Table 1

Commonly used criteria for ECG left ventricular hypertrophy (LV)

25–50% sensitive1-150
95% specific1-150
Chest lead
R wave in V5 or V6 exceeds 25 mm
S wave in V1 or V2 exceeds 25 mm
Tallest R wave in V5 or V6 + deepest S wave in V1 or V2 exceeds 35 mm
Ventricular activation time (onset of QRS to peak R) exceeds 0.04 s
Limb lead
R in aVL exceeds 11 mm
R in I exceeds 12 mm
R in aVF exceeds 20 mm
R in I + S in III exceeds 25 mm
R in aVL + S in V3 exceeds 13 mm
Repolarisation changes (see note)
Mildly abnormal:
 ST-T segment flattening, isolated ST depression or T wave inversion
Severely abnormal:
 ST depression with inverted or biphasic T waves
  • V4 to V6(that is, leads facing left ventricle)
  • 1 and aVL (facing left ventricle when heart horizontal) or
  • 11 and aVF (facing left ventricle when heart vertical)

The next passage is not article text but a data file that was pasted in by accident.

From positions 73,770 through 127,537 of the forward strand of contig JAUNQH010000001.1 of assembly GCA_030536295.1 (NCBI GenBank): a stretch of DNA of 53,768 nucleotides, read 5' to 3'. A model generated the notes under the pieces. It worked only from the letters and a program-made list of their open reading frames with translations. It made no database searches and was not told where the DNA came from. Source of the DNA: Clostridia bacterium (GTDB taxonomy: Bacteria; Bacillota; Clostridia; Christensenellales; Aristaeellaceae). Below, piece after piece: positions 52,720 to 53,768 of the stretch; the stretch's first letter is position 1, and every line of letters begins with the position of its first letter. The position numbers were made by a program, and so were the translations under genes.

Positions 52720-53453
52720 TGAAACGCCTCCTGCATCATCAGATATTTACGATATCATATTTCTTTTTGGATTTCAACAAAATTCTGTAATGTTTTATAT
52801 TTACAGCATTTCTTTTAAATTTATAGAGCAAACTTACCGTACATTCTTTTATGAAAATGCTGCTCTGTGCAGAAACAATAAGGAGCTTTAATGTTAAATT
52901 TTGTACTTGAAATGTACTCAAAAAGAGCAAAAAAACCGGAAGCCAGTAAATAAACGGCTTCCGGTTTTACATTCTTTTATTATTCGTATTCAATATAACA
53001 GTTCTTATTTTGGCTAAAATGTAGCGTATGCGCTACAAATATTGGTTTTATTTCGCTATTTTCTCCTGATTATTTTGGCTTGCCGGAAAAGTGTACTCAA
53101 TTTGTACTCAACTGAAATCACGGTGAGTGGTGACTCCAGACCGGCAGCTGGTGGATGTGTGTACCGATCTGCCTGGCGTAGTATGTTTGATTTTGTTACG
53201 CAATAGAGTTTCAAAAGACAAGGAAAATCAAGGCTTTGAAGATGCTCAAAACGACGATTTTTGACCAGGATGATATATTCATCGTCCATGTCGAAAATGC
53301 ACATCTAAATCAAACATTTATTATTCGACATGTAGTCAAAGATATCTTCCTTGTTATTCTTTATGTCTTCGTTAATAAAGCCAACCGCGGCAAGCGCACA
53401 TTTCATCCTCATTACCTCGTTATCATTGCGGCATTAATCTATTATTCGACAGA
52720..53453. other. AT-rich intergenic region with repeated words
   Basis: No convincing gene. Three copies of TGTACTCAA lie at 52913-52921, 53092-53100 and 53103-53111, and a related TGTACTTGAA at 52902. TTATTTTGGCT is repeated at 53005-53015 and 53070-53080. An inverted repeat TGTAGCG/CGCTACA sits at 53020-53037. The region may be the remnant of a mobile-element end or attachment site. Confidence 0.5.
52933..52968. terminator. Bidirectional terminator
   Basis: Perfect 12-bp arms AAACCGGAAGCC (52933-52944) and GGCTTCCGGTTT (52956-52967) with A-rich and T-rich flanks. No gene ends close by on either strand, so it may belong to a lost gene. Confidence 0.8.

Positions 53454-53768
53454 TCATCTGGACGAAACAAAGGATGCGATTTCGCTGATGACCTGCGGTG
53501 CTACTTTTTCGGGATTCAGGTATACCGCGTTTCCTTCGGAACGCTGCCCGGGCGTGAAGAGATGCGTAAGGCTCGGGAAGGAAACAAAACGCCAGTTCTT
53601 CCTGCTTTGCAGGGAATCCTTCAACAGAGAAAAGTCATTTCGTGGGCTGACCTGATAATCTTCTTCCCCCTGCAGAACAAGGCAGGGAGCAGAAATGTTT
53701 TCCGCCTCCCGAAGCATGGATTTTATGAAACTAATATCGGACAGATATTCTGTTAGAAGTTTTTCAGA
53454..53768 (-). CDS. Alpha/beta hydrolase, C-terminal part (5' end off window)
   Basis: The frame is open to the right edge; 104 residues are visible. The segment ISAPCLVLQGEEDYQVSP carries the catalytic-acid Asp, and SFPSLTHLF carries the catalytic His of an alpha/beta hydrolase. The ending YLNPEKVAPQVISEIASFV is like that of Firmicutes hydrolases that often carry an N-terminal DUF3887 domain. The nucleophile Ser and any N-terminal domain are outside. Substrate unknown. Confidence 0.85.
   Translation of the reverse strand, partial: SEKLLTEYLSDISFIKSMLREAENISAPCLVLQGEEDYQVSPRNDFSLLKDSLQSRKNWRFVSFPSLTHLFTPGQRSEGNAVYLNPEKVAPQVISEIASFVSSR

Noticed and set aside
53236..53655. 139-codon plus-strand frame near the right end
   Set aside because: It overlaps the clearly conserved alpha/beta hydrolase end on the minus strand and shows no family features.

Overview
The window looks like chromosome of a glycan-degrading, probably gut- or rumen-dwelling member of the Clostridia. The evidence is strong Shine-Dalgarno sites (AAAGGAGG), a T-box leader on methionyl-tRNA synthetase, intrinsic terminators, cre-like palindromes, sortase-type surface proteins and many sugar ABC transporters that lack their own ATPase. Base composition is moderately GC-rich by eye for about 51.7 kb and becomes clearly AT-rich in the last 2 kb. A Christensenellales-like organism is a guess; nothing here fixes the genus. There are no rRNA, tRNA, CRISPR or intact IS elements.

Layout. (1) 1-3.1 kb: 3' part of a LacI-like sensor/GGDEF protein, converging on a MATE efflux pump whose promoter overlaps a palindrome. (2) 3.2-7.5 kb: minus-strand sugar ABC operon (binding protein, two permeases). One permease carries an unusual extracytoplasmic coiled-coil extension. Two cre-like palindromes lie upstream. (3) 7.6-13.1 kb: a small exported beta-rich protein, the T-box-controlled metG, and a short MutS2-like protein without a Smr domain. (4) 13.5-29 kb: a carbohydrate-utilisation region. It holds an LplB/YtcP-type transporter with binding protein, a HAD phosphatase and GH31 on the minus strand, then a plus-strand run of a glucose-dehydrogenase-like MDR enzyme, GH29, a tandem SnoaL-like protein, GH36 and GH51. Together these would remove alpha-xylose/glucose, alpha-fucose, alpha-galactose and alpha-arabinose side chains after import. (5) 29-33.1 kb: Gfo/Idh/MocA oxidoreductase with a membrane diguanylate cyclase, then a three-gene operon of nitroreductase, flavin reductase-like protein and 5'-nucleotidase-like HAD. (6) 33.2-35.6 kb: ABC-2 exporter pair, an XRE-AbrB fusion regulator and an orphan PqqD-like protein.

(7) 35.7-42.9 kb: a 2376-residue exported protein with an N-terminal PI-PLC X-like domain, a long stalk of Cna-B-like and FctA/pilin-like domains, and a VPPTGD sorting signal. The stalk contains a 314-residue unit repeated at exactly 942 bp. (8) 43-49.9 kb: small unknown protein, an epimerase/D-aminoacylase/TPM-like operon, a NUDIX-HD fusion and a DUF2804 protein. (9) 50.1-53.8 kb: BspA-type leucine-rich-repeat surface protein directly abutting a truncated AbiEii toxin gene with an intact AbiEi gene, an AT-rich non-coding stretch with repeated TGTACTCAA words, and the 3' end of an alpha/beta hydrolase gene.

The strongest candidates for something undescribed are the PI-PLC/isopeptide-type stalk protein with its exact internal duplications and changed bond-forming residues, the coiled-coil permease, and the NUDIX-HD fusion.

Additional points
LVH results in only slight shift to the left of the frontal plane QRS axis
 Horizontal heart: axis = +30° to −30°
 Vertical axis: axis = +60° to +90°
There is often counterclockwise rotation—that is, qR complexes appear in the chest leads before the usual V4 to V6
Prominent u waves may be seen in the mid and right precordial leads in LVH
Remember digoxin can produce ST/T wave changes and u waves
  • 1-150 Vary with criteria used and population screened—see text.

  • Note: “strain” refers to the additionalpresence of ST/T wave changes, usually definite ST depression (1 mm) and T wave inversion or biphasic T wave, which are of particular prognostic importance in the presence ofvoltage changes—see text.